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The nation's capital cleans up well for the holiday season. The White House Christmas decorations and holiday lights rival the spectacular showing at Rockefeller Center. The wide avenues make for majestic evening drives and the paths along the Potomac River by gothic Georgetown University make for scenic winter walks. Add plenty of indoor shopping malls, access to the city via high-speed train, an efficient public transportation system, and some of the best museums in the world, and Washington, D.C. makes for an educational and entertaining winter vacation.

For train lovers looking to take land-route into Washington, D.C., Amtrak (tel. 800/872-7245; www.amtrak.com) has weekly specials into the city. Train travel, as you can imagine, gives travelers a moles-eye view of the cities, landscape, bridges, industrial towns, and waterways that make the United States such a unique country. Even if you're traveling to Washington from a thousand or so miles or away, prices are compatible and often much less expensive than air travel. A round-trip ticket from Atlanta to Washington costs around $106 for a midweek travel special. If you book early enough and study the promotions and weekly specials, you can often secure a 25 percent discount on travel reducing the price of the trip from the regular price of $113 each way. Total travel time comes to a little over 13 hours with the train departing Atlanta at 8pm in the evening arriving in the Washington's historical and recently renovated Union Station the following morning. Union Station, with its elegant and gigantic entrance hall, small shops and fine foods makes for a grand entrance into the city and an easy exit out of it. Centrally located in view of the Mall, the capital buildings and large government buildings, the station is near many hotels and sites. From Chicago, the 23-hour trip to Washington covering the same ground which marked America's industrial growth, costs only $42.60 for mid-week travel special. For east coasters traveling to Washington, D.C., the Amtrak's high speed Acela train is a great option. Luxurious and convenient, the train makes the trip from New York's Penn Station to Washington, D.C. in just over two hours and 40 minutes costing approximately $115 round-trip for a promotional price. Equipped with large seats, wireless high-speed Internet access and other business-related accoutrements, the Acela is the fastest train moving on U.S. territory.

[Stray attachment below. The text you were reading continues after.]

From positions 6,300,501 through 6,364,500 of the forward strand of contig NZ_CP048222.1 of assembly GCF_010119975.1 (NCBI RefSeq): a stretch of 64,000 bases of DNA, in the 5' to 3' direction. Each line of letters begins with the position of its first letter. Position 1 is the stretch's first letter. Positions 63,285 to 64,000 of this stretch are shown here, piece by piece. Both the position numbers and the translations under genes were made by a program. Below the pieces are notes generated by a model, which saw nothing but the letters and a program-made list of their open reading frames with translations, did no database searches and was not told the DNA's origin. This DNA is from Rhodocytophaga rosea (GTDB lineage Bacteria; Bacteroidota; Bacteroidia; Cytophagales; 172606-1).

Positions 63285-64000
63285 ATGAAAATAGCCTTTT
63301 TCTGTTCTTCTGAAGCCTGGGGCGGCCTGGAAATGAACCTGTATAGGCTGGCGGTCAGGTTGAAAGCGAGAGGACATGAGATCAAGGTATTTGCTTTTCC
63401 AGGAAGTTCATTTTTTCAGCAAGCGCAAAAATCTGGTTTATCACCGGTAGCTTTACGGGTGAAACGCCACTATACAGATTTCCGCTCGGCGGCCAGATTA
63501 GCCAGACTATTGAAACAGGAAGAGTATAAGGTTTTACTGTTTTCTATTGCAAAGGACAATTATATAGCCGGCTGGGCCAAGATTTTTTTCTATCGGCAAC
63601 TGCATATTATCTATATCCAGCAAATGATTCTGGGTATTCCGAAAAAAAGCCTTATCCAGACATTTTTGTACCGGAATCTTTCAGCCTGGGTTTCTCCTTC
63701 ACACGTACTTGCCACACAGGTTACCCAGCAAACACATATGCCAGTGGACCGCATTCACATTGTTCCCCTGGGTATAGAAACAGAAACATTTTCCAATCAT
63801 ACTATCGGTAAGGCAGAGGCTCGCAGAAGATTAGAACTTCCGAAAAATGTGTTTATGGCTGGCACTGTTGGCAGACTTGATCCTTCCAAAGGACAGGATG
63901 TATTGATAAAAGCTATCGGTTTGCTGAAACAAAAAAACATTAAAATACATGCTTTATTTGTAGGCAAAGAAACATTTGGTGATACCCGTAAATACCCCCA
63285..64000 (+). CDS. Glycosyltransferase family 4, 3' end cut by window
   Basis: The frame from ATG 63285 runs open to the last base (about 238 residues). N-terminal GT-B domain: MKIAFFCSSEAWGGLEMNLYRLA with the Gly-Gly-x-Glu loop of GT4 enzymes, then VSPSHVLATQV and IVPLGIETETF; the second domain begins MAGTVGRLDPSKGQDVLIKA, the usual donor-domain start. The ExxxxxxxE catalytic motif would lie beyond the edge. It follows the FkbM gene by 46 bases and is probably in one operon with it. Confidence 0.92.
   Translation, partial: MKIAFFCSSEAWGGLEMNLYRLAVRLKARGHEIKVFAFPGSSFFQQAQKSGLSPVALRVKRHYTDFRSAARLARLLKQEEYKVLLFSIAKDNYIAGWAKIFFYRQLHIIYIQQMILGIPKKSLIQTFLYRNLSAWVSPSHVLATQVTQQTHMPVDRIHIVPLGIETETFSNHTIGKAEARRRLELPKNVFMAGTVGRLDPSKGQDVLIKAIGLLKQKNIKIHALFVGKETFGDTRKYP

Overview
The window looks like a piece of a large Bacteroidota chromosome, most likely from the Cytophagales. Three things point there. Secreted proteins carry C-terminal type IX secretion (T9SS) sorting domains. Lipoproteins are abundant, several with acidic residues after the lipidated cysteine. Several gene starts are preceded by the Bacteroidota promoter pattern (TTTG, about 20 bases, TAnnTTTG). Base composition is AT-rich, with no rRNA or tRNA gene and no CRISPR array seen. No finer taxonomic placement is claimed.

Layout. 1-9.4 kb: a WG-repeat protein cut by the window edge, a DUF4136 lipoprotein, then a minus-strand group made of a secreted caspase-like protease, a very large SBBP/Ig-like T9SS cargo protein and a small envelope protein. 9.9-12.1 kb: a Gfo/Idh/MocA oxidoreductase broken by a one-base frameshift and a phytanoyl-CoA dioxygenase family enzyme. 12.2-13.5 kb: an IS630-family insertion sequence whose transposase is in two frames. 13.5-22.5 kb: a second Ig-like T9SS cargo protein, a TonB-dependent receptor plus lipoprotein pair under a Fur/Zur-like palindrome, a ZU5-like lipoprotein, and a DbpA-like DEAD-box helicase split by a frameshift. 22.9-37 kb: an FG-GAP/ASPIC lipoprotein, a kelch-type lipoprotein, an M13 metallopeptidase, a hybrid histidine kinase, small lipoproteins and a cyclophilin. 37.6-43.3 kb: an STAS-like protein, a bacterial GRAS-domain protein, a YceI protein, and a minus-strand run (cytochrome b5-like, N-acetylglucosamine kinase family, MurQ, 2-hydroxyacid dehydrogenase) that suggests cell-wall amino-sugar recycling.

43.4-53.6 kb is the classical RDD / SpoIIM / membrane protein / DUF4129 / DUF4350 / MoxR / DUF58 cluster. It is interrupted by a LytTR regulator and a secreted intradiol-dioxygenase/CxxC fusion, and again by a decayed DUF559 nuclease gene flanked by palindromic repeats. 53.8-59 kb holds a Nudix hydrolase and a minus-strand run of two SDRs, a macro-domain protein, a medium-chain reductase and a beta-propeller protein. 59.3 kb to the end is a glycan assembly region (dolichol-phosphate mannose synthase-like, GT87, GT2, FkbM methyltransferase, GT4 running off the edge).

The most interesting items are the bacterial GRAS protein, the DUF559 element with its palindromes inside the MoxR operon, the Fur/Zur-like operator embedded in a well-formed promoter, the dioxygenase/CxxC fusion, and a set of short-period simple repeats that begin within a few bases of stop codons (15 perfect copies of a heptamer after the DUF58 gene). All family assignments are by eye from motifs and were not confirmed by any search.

Once in D.C., stay tuned to the www.washington.org (tel. 202/789-7000), the city's official tourism website with information on hotel deals, local events and information regarding public transportation. For a mid-week Thursday-night December stay, we found 137 lodging options ranging in price from $60 to $575 through the hotel search engine on the website. At the lower range, for $90 you can get a room at the Red Roof Inn in downtown Washington, D.C. The hotel is just 10 blocks from the Capital and one block from Washington's small but growing Chinatown. If you prefer to stay in nearby Chevy Chase, Maryland or Alexandria, Virginia, rooms can be had for slightly lower prices.

If you get to Washington before the New Year, tickets are still available for A Christmas Carol: A Ghost Story of Christmas (tel. 202/434-9545; www.fordstheatre.org/Pages/performance/performances_CC.htm) at the Ford Theatre. Playing now through December 31, 2005, the show is an affordable option with tickets costing only $25. Other city events taking place over the holidays and through the winter include the Washington, D.C. Auto Show from January 24-29, 2006 at the Convention Center, Restaurant Week in the Capital with specific dates for the January discount week at top city restaurants to be announced soon, and the famous Washington, D.C. Cherry Blossom Festival in late March and early April.

For independent-minded travelers, www.washington.org offers tips on city tours including a very comprehensive three-day introductory tour of the capital and its major sites including the Capital building, the U.S. Supreme Court, the National Gallery of Art, the Smithsonian Institute with its plethora of museums and exhibits, the National Cathedral, the Library of Congress, the Holocaust Museum and nightlife regions such as Adams Morgan and Dupont Circle. For maps, directions, admission prices and tour schedules to the different events, visit the Washington Visitors Center (tel. 202/328-4748; www.itcdc.com) in the Ronald Reagan Building located at 1300 Pennsylvania Avenue. Some tours are even free, such as the 45-minute tour of the Capital building where tickets are distributed on a first-come first-serve basis throughout the day. Tours take place Monday through Saturday from 9am to 4:30pm.

For music lovers looking to experience Washington, D.C.'s international nightlife scene, the Black Cat (tel. 202/667-7960; www.blackcatdc.com) is one of the city's top dance and live music venues attracting a global clientele of all ages. With performance spaces, a full bar, and a large dance floor, the club is a bar, concert space and disco all in one. Upcoming shows include punk, rock, house music and international beats. See the club's website for tickets to major concerts. If you get hungry, the club offers a casual and quiet eating space serving vegan, vegetarian and non-vegetarian offerings. The club's New Year's bash costs just $20 for two bands, five or six sets of live music and tons of dancing with music spun by Washington's top DJs.

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